At MIT’s ‘Innovations in Health Care’ conference, industry experts discuss how to maintain quality while reining in costs.
MIT's entrepreneurial community paid homage last Wednesday to the "better mousetrap" and all it represents at the awards ceremonies for the 10th annual student-run $50K Entrepreneurial Competition in Kresge Auditorium.
About 1,000 students, young patent-holders and penders, faculty, graduates, corporate sponsors and investors (many of them connectedto the Sloan School of Management) lurked like sports agents at the NFL draft. They cheered lustily for their teams and, at the end, for the winning corporate team from MolecularWare, Inc., led by Seth Taylor of Mamaroneck, NY. MolecularWare won the grand prize of $30,000 for a business plan to create, manufacture and market software that would assist pharmaceutical companies in speeding the availability of new and better drugs.
Dr. Taylor, 35, the company's founder, has degrees in biology from Cornell and finance from Sloan, as well as a PhD in molecular biology from the Johns Hopkins University. His team of MIT graduate and undergraduate corporate founders included Dr. Ngon Dao (SM 1998), junior Randy Milbert and sophomore David West of electrical engineering and computer science, and Kenneth Lee (SB 1973).
As a result of their achievement, not only will they have the first-place prize to help move their patented intellectual property to market, but, if tradition holds, they will enjoy the interest and likely support of venture capitalists as well.
One of the two $10,000 runners-up prizes was awarded for Just-in-Zyme, which created a modified gene that mixes with industrial starch to improve the manufactured end product. Just-in-Zyme plans to market its "value added" product to sectors of the chemical industry, including duPont and Monsanto.
The other runner-up was Crosskate, a piece of sports equipment that fuses the principles of roller-skating with skiing. The Crosskate has applications in the extreme sports and self-propelled travel sectors of the outdoor entertainment industry.
The president of Crosskate, James Page (SB 1993), entered stage right for his presentation, rolling along on prototype four-wheel Crosskates powered by ski poles. Mr. Page described his product as "a poor man's ticket to Chile."
The keynote address was delivered by Dr. Kenan Sahin (SB 1963, PhD), founder of Kenan Systems Corp., a software company that recently completed a $1 billion merger buyout with Lucent Technologies.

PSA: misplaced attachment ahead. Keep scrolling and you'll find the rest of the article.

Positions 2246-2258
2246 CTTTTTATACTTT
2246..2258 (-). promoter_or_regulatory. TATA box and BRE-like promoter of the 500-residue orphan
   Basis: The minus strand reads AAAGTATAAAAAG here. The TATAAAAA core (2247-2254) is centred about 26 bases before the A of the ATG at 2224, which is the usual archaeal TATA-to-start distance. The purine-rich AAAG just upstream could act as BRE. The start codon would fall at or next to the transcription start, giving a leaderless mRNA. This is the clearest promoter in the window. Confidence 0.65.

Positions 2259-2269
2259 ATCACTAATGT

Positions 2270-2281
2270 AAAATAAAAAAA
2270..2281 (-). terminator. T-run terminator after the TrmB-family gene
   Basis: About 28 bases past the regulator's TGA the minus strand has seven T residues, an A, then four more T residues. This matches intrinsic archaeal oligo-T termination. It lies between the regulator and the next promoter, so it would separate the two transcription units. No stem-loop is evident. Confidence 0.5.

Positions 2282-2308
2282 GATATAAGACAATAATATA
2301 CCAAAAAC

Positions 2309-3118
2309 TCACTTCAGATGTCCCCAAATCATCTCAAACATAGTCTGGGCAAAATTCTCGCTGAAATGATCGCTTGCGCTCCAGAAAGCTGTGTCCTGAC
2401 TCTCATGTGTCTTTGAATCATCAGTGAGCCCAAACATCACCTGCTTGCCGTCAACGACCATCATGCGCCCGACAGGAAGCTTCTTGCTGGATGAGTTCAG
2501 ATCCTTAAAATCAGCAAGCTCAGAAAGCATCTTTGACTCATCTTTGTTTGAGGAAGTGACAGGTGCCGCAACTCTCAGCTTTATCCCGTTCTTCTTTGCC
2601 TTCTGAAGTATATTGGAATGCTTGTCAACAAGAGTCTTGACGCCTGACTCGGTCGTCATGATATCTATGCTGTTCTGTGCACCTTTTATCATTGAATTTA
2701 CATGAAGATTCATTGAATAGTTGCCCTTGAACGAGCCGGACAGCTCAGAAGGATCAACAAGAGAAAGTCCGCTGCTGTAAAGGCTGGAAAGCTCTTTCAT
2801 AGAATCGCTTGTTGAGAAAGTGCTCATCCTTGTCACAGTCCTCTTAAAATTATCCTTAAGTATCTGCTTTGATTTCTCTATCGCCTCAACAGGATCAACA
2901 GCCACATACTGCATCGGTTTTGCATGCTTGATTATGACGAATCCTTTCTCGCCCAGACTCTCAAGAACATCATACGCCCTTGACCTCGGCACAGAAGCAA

Entrepreneurship is "not about money," said Dr. Sahin, who taught in the Sloan Fellow's Executive Program from 1967-85. "It's about what money can do. [Entrepreneurship] is creating value for others."
MANY PAST STARTUPS
Over its first 10 years, the $50K Competition has helped launch more than 400 companies with an aggregate market value today of over $700 million that have created over 500 jobs. Past competitors include sucessful startups Direct Hit, Volunteer Solutions, Firefly Network (acquired by Microsoft), Lexicus (acquired by Motorola) and Stylus Innovations (acquired by Artisoft). Many of the most successful startups were not winners or even runners-up.
"Losers became winners," said Alex V. d'Arbeloff, chair of the MIT Corporation, who introduced Patrick J. McGovern (SB 1959). Mr. McGovern, founder and CEO of International Data Group, announced his sponsorship of the Patrick J. McGovern Jr. award to be granted annually. The award will be given to individuals or teams working closely with the MIT Entrepreneurship Center that make a significant impact on the quality and overall spirit of entrepreneurship at the Institute.
This year, a team of six graduating students received the award for their outstanding leadership of the MIT/Sloan Venture Capital Investing Club, which created the inaugural MIT/Sloan Venture Capital Conference in December 1998.
Each of the eight semifinalists made multimedia presentations before the Robert P. Goldberg Grand Prize was given to MolecularWare team. The award honors the late MIT professor and entrepreneurial business developer. Professor Goldberg's family announced the gift of an endowment to insure the competition is funded in the future.
The 24-person judging panel included venture capitalists, MIT faculty and entrepreneurs. In addition to the Sloan School, the event's sponsors are Motorola, the Boston law firm of Testa, Hurwitz and Thibeault, and Fidelity Capital.
A version of this article appeared in the May 12, 1999 issue of MIT Tech Talk (Volume 43, Number 30).